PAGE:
Even though Valencia was called out, Red Sox left-hander Wade Miley began screaming at catcher Ryan Hanigan to tag Valencia. He did, and Gibbons quickly ran out of the Blue Jays' dugout to use his challenge.
Replays later confirmed that Hanigan initially was unable to apply the tag. What couldn't be determined was whether Valencia made contact with the plate during his slide. According to an example given in Section V of the official MLB replay rules, that doesn't necessarily matter:
Notwithstanding anything to the contrary in this Section F or elsewhere in these Regulations, in accordance with Official Baseball Rule 8.02(c) (formerly Rule 9.02(c)), when reviewing a play at home plate, if the Replay Official determines both that the runner did not touch home plate and that the fielder did not tag the runner (or, in the case of a force play, did not touch home plate), the Replay Official shall rule the runner "safe" at home plate unless the defensive Manager appeals the failure of the runner to touch home plate prior to the Crew Chief making contact with the Replay Official.
Example: A runner attempts to score on a play at the plate. The catcher misses the tag on the runner, and the runner fails to touch home plate, but the umpire calls a tag and the runner "out." The offensive manager challenges the call, and the Replay Official determines that the catcher missed the tag. The Replay Official shall disregard the failure of the runner to touch home plate, declare the runner "safe" and score the run."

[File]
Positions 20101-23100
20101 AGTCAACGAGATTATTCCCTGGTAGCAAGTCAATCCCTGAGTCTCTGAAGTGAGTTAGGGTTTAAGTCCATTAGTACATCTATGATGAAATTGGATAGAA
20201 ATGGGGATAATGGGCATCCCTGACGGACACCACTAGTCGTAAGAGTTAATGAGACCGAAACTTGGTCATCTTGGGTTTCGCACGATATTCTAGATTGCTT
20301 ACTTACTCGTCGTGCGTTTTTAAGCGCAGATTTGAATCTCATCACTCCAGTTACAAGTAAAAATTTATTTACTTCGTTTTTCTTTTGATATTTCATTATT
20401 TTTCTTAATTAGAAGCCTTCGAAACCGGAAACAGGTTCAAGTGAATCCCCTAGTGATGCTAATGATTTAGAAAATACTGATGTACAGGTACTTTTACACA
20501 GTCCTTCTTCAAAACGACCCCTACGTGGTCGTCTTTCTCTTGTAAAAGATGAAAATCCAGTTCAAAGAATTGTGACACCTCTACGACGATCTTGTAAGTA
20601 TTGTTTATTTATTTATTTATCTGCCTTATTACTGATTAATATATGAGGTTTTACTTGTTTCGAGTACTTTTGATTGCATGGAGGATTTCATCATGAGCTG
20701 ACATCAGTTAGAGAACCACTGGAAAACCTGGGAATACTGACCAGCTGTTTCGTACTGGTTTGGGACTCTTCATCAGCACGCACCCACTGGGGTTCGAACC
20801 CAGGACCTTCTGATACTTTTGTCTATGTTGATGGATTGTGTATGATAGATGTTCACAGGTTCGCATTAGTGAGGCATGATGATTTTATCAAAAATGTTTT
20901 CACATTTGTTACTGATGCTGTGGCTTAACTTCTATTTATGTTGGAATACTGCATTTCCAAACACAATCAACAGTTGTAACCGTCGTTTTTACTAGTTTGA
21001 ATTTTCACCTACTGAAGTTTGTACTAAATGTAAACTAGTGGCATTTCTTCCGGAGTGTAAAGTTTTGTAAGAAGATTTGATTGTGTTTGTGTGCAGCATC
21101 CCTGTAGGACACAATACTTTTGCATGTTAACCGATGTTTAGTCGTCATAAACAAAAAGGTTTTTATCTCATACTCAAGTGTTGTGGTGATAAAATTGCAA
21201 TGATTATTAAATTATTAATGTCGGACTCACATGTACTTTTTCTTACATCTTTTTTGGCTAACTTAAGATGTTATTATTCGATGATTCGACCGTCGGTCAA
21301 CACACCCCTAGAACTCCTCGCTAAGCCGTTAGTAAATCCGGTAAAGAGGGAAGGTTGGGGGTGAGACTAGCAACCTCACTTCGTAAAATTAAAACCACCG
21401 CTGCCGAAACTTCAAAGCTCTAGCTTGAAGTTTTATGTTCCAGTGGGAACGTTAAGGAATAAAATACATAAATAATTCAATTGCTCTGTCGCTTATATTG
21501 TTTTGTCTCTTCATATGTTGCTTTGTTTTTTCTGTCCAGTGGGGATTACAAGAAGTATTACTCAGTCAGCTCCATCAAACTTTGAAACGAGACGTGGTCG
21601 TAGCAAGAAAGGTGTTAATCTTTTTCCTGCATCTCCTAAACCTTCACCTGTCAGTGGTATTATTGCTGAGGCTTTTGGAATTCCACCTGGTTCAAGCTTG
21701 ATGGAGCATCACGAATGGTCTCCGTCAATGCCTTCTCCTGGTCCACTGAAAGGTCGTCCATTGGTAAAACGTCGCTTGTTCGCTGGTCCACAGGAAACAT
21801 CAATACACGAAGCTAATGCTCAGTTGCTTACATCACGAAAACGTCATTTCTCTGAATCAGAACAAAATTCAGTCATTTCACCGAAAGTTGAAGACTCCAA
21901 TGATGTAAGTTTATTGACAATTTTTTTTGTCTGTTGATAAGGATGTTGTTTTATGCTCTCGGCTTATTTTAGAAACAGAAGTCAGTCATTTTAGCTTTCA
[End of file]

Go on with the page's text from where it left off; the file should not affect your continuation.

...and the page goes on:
But even that isn't the full story. There is also an exception made that allows the defending manager to appeal the inability of the runner to touch home plate prior to the crew chief making contact with the replay official. That didn't appear to happen in this case, but the umpiring crew believed an appeal had been made when Hanigan applied the tag well after Valencia was called out.
"When the runner misses the plate and there's no tag, if the umpire makes a call, if the catcher appeals it before going to the headset, the call becomes out, which is what [Hanigan] did," Davis told a pool reporter. "That's basically it in a nutshell."
Miley wasn't aware that he was yelling for an official appeal at the time, but in the end that appears to have been what happened.
"I didn't see Davis put the fist up either," Miley said. "I thought he saw him not touch home either. But apparently he had already called him out, but I still wanted to make sure [Hanigan] touched him. I was late getting back there so I was right on top of it."
Gibbons was upset about more than just the out call. He also felt that Valencia should have been called safe because Hanigan's left leg was blocking the plate before he received the ball.
Toronto's manager is a former Major League catcher and has spoken up many times before about how he believes blocking the plate is a strong and smart baseball play. It's also illegal following a recent rule change (Rule 7.13), so even though Gibbons believes in blocking the plate, he was fighting against it in this particular case.
"The catcher didn't actually have the ball in his hand when he threw his foot out there," Gibbons said. "I agree with everything [Hanigan] did because that's the way you play that position, but the way the rules are now, they eliminated that.
"But I also understand the umpires on the field have nothing to do with it once it leaves the field, so they just do what they're told. It's a good crew, that's just the way it goes."